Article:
Subject(s)
COVID-19/virology , Lung/cytology , Models, Biological , Organoids/cytology , Organoids/virology , SARS-CoV-2/physiology , Tissue Culture Techniques , Alveolar Epithelial Cells/cytology , Alveolar Epithelial Cells/metabolism , Alveolar Epithelial Cells/virology , COVID-19/metabolism , COVID-19/pathology , Cell Differentiation , Cell Division , Clone Cells/cytology , Clone Cells/metabolism , Clone Cells/virology , Humans , In Vitro Techniques , Influenza A Virus, H1N1 Subtype/growth & development , Influenza A Virus, H1N1 Subtype/physiology , Integrin alpha6/analysis , Integrin beta4/analysis , Keratin-5/analysis , Organoids/metabolism , Pneumonia, Viral/metabolism , Pneumonia, Viral/pathology , Pneumonia, Viral/virology , SARS-CoV-2/growth & development , Single-Cell Analysis , TWEAK Receptor/analysis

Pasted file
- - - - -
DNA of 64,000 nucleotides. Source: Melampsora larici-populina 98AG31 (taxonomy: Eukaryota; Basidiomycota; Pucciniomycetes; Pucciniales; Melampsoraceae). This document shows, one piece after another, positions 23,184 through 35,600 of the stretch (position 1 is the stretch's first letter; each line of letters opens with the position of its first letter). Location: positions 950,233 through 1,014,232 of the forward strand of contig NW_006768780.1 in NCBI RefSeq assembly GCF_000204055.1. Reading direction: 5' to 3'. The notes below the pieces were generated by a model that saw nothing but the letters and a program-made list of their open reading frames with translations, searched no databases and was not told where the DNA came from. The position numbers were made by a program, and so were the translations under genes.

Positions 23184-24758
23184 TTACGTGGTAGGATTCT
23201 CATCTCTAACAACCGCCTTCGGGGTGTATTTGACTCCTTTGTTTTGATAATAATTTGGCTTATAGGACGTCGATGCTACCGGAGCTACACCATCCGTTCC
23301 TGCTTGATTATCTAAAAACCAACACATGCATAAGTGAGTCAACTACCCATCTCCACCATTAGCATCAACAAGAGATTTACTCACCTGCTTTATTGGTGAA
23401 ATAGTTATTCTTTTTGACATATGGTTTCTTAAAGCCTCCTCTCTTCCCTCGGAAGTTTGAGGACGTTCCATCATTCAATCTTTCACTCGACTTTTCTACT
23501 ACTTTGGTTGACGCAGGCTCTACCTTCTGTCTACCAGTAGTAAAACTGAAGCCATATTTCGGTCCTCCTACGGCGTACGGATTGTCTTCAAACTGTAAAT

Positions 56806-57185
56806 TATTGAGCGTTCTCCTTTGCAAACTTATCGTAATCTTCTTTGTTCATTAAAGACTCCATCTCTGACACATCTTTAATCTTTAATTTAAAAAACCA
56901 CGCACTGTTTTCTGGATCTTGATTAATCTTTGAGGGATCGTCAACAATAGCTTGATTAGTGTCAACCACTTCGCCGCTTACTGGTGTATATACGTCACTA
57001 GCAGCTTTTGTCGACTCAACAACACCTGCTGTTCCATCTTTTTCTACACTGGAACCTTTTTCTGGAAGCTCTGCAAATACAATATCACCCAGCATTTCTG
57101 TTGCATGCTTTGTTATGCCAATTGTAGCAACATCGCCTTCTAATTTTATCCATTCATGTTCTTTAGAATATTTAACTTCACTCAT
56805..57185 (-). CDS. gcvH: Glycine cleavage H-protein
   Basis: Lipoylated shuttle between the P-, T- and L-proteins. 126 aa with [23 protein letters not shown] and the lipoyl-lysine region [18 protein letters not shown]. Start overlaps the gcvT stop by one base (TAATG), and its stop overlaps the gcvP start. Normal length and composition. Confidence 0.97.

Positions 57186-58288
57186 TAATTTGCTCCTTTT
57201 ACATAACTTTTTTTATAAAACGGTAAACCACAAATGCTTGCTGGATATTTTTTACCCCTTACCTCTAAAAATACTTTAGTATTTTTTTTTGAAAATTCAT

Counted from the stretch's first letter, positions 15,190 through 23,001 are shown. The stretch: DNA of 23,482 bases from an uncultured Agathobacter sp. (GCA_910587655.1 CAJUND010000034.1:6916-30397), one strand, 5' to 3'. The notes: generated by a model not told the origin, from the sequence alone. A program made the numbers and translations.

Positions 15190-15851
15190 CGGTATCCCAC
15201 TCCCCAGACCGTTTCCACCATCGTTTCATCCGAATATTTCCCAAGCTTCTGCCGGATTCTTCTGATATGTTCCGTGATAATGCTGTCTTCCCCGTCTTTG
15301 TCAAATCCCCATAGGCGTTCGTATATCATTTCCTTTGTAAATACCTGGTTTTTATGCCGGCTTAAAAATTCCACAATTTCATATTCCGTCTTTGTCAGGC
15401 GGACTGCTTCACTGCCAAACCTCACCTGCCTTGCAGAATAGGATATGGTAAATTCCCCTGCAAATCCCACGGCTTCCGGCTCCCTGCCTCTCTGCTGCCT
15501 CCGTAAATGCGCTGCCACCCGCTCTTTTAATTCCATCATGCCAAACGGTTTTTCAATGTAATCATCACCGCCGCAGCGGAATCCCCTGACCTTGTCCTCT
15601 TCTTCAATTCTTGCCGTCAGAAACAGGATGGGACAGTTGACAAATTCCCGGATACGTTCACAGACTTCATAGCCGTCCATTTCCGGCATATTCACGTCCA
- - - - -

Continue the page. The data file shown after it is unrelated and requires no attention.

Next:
19.
Cell Mol Gastroenterol Hepatol ; 11(4): 935-948, 2021.
Article in English | MEDLINE | ID: covidwho-917333

ABSTRACT